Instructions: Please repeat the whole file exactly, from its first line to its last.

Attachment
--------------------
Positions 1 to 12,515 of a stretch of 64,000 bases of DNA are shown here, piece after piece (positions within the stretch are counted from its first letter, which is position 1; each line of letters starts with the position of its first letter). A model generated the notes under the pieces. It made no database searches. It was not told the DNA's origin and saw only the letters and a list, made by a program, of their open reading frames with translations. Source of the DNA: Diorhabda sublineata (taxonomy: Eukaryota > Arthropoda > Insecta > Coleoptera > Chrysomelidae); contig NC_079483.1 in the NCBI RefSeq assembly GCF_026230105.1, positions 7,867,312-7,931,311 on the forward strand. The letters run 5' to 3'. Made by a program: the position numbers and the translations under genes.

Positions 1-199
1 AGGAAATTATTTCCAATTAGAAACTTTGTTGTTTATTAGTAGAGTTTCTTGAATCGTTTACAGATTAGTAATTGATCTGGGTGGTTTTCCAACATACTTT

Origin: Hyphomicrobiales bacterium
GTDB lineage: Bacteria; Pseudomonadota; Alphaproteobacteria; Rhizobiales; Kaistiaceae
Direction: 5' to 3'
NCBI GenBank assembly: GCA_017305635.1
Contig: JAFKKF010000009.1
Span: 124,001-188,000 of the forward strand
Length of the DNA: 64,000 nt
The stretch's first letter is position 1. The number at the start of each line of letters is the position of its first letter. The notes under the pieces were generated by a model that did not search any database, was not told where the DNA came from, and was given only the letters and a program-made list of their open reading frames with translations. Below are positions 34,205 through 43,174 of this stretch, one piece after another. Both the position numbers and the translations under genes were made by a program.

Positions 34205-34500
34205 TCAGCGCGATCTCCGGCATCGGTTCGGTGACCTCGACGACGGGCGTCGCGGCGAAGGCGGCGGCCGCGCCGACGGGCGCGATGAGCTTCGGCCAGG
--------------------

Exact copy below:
Positions 1 to 12,515 of a stretch of 64,000 bases of DNA are shown here, piece after piece (positions within the stretch are counted from its first letter, which is position 1; each line of letters starts with the position of its first letter). A model generated the notes under the pieces. It made no database searches. It was not told the DNA's origin and saw only the letters and a list, made by a program, of their open reading frames with translations. Source of the DNA: Diorhabda sublineata (taxonomy: Eukaryota > Arthropoda > Insecta > Coleoptera > Chrysomelidae); contig NC_079483.1 in the NCBI RefSeq assembly GCF_026230105.1, positions 7,867,312-7,931,311 on the forward strand. The letters run 5' to 3'. Made by a program: the position numbers and the translations under genes.

Positions 1-199
1 AGGAAATTATTTCCAATTAGAAACTTTGTTGTTTATTAGTAGAGTTTCTTGAATCGTTTACAGATTAGTAATTGATCTGGGTGGTTTTCCAACATACTTT

Origin: Hyphomicrobiales bacterium
GTDB lineage: Bacteria; Pseudomonadota; Alphaproteobacteria; Rhizobiales; Kaistiaceae
Direction: 5' to 3'
NCBI GenBank assembly: GCA_017305635.1
Contig: JAFKKF010000009.1
Span: 124,001-188,000 of the forward strand
Length of the DNA: 64,000 nt
The stretch's first letter is position 1. The number at the start of each line of letters is the position of its first letter. The notes under the pieces were generated by a model that did not search any database, was not told where the DNA came from, and was given only the letters and a program-made list of their open reading frames with translations. Below are positions 34,205 through 43,174 of this stretch, one piece after another. Both the position numbers and the translations under genes were made by a program.

Positions 34205-34500
34205 TCAGCGCGATCTCCGGCATCGGTTCGGTGACCTCGACGACGGGCGTCGCGGCGAAGGCGGCGGCCGCGCCGACGGGCGCGATGAGCTTCGGCCAGG